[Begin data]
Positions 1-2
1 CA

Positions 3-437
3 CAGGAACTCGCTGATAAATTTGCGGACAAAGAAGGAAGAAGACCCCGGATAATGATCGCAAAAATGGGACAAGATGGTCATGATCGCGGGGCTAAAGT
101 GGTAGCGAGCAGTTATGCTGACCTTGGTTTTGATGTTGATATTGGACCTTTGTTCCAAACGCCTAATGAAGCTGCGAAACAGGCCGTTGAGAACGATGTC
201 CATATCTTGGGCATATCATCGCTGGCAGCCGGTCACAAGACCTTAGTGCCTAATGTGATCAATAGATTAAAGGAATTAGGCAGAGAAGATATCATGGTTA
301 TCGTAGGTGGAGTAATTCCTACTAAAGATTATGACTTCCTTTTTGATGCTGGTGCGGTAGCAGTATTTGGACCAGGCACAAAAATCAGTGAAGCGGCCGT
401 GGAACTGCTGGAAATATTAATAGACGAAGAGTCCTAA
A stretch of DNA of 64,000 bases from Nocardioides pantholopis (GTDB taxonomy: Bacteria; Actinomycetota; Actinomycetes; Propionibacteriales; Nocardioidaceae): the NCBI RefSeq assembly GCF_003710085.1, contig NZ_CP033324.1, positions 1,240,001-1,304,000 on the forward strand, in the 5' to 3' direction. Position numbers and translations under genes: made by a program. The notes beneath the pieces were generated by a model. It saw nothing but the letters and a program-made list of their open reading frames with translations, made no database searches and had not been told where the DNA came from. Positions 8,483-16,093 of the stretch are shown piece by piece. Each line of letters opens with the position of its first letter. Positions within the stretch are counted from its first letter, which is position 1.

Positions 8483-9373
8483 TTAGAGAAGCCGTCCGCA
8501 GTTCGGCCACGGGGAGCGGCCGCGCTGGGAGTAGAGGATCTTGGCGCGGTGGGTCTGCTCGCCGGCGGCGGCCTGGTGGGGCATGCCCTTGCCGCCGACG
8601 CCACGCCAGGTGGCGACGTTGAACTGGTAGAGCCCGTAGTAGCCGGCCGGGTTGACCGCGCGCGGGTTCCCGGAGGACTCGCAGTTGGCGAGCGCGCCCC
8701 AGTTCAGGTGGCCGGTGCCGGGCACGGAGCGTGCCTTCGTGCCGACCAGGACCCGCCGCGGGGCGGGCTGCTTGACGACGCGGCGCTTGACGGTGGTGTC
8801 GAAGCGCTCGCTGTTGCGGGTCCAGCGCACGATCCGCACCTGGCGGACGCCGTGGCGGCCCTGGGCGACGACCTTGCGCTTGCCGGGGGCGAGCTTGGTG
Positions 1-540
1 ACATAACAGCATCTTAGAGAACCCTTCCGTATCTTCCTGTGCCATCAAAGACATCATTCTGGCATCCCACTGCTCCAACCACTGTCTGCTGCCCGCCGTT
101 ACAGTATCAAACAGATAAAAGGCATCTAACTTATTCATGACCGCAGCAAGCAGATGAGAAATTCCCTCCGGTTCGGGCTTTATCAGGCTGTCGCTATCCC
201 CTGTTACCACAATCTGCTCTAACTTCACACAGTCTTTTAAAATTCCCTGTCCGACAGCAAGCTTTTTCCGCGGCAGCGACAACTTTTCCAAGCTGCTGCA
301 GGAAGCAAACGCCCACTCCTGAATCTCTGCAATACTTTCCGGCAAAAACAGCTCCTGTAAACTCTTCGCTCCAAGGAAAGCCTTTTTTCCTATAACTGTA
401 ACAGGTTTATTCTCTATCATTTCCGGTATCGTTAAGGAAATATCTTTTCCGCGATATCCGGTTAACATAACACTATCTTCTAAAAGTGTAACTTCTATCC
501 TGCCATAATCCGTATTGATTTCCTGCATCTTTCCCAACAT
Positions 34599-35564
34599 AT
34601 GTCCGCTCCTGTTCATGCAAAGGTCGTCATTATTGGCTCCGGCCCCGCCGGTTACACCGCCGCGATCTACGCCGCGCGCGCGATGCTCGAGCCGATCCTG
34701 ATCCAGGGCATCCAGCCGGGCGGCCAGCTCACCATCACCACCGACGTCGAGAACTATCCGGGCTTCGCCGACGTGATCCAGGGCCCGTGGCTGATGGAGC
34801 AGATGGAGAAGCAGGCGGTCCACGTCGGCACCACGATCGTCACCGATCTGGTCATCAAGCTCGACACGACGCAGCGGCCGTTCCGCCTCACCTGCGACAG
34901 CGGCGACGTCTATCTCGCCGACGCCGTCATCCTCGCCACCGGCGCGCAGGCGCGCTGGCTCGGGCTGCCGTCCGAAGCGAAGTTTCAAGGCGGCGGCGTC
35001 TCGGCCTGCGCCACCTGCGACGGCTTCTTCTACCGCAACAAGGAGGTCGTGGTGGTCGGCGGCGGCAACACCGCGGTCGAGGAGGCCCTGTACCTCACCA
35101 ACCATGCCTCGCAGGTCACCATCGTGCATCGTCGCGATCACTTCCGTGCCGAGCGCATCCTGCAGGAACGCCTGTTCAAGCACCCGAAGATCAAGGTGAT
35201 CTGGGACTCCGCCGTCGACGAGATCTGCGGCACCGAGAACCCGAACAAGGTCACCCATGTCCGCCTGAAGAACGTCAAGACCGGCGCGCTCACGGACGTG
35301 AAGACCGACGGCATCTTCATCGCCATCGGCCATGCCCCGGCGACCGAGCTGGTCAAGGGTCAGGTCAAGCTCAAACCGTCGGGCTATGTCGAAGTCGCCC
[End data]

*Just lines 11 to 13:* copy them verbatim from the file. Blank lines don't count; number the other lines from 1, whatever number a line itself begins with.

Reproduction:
8483 TTAGAGAAGCCGTCCGCA
8501 GTTCGGCCACGGGGAGCGGCCGCGCTGGGAGTAGAGGATCTTGGCGCGGTGGGTCTGCTCGCCGGCGGCGGCCTGGTGGGGCATGCCCTTGCCGCCGACG
8601 CCACGCCAGGTGGCGACGTTGAACTGGTAGAGCCCGTAGTAGCCGGCCGGGTTGACCGCGCGCGGGTTCCCGGAGGACTCGCAGTTGGCGAGCGCGCCCC